# Printing Floating-Point Numbers - Part 4: Results

This is the fourth part of a four part series.

## Accuracy

I am fairly confident that the output is always correct, but there is a very large domain of inputs and I can't validate them all. In addition to testing an assortment of numbers (e.g. the largest double, 1.0, pi, etc), I relied heavily on the following methods.

**Round trip tests**

One interesting route for testing is to print out a value and then read it back in with strtod checking that you get the initial number back. Because MSVC 2010's strtod has some rounding bugs, I had to use David Gay's implementation. I also had to take into account that strtod only supports 64-bit doubles as input. This is important because the minimal number of digits needed to uniquely identify a 32-bit number from all other 32-bit numbers is not guaranteed to be enough to separate it from all 64-bit numbers. This means that I cannot verify the results of PrintFloat32 without writing something like strto* f*. I can, however, verify the results of PrintFloat64.

I printed every possible 32-bit value with 64-bit precision and verified that it was accurately read back in. For 64-bit numbers, there are too many to test them all in a reasonable time frame. Instead, I periodically soak tested randomly generated 64-bit values and verified that they would round trip successfully.

**Custom format tests**

In part 1, I presented a table of all the numbers in a custom 6-bit floating-point format. I ran these same values through the Dragon4 algorithm which is a nice test case because I was able to manually verify the decimal representations of every possible number rather than blindly pumping them back into strtod and checking for round trip equality.

## Performance

All of my performance tests were done with vanilla "maximize speed" settings in MSVC++ 2010 Express. Timing was done by calling QueryPerformanceCounter around a loop that would print 524288 (1024*512) numbers evenly distributed across the set of possible values (all floats for the 32-bit cases and all doubles for the 64-bit cases). I've listed the averaged call times in microseconds.

I did not do any extensive testing on specific number ranges (e.g. numbers with exponents larger than X), but it is to be expected that different implementations perform better and worse based on number categories they have optimized around. For example, David Gay's implementation uses a method from his paper allowing floating-point arithmetic when numbers have small exponents. I also didn't test against the open source Grisu implementation. I did included timing for Microsoft's implementation because it was so easy to test. I was surprised to see how fast it is, but I should also point out that it cannot print over 17 significant digits so it isn't a fair comparison in all cases.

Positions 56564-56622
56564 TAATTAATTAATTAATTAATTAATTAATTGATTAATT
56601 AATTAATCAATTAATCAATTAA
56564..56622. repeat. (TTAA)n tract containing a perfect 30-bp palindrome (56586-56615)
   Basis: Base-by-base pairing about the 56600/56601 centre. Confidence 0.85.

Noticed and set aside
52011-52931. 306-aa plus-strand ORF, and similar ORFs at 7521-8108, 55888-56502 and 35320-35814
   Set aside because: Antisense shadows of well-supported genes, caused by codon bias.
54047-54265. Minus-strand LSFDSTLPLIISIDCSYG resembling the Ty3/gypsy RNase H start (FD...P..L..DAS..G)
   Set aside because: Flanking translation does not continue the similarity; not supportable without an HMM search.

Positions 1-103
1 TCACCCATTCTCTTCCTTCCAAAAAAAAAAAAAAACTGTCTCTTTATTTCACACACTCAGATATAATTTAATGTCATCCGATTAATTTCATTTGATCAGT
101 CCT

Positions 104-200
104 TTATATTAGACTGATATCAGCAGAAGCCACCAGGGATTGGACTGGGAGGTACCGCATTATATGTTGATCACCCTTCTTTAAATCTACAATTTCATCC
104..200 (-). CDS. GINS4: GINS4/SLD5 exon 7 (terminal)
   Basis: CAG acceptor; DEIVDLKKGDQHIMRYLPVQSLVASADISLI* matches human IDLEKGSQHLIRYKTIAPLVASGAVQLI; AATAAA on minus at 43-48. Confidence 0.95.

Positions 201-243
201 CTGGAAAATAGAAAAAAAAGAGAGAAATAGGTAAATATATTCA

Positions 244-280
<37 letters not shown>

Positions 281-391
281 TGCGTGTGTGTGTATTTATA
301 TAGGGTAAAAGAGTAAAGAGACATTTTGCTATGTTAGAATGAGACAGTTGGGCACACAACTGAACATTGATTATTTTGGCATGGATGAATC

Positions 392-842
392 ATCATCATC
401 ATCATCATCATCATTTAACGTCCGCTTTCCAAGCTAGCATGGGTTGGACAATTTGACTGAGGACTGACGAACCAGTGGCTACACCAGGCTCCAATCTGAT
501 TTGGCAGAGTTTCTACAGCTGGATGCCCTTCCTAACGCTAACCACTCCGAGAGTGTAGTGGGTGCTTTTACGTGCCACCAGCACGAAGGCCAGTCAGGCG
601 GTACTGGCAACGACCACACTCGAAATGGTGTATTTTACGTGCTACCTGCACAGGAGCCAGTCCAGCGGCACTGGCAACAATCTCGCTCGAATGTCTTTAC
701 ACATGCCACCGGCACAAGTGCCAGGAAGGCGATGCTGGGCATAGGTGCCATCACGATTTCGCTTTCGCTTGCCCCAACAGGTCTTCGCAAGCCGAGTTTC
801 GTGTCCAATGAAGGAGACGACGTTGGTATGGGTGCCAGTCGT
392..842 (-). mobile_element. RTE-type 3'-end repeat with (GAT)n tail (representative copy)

One of the most notable advantages of my implementation is its ability to run at 32-bit precision which dramatically reduces the worst case integer size. I don't think there are many egregious issues left in my code, but one of the most obvious optimizations would be to branch on the formatting mode earlier in Dragon4 to remove all margin calculations when they aren't needed. After that, I think I would need to start adding the special case optimizations from David Gay's paper (which I have only skimmed over) or try to implement Grisu for the applicable subset of values. Unfortunately those routes end up adding a substantial amount of code and complexity to what I've presented.

### 32-bit Minimal

Printing 32-bit values with the minimal number of significant digits to identify the number.

Implementation | Code | Avg Time (uSecs) |

RJ 32-bit | PrintFloat32( buffer, bufferSize, value, PrintFloatFormat_Scientific, -1 ); | 0.638497829 |

RJ 64-bit | PrintFloat64( buffer, bufferSize, value, PrintFloatFormat_Scientific, -1 ); | 1.216958523 |

David Gay | g_fmt( buffer, value ); | 1.404187202 |

MSVC++ 2010 | printf( buffer, "%.17g", value ); | 0.898597717 |

### 64-bit Minimal

Printing 64-bit values with the minimal number of significant digits to identify the number.

Implementation | Code | Avg Time (uSecs) |

RJ 64-bit | PrintFloat64( buffer, bufferSize, value, PrintFloatFormat_Scientific, -1 ); | 3.902363777 |

David Gay | g_fmt( buffer, value ); | 3.99230051 |

MSVC++ 2010 | printf( buffer, "%.17g", value ); | 1.05797863 |

### 32-bit Sized

Printing 32-bit values with six digits after the decimal point.

Implementation | Code | Avg Time (uSecs) |

RJ 32-bit | PrintFloat32( buffer, bufferSize, value, PrintFloatFormat_Scientific, 6 ); | 0.412725449 |

RJ 64-bit | PrintFloat64( buffer, bufferSize, value, PrintFloatFormat_Scientific, 6 ); | 0.441566467 |

MSVC++ 2010 | printf( buffer, "%.6e", value ); | 0.77221489 |

### 64-bit Sized

Printing 64-bit values with six digits after the decimal point.

Implementation | Code | Avg Time (uSecs) |

RJ 64-bit | PrintFloat64( buffer, bufferSize, value, PrintFloatFormat_Scientific, 6 ); | 1.400483608 |

MSVC++ 2010 | printf( buffer, "%.6e", value ); | 0.919020653 |

## Downloads

If you want to try out the code without coping and pasting it all from the website, you can download this test project.

- PrintFloat.zip - Source code, Examples, and MSVC 2010 solution/project files

## Comments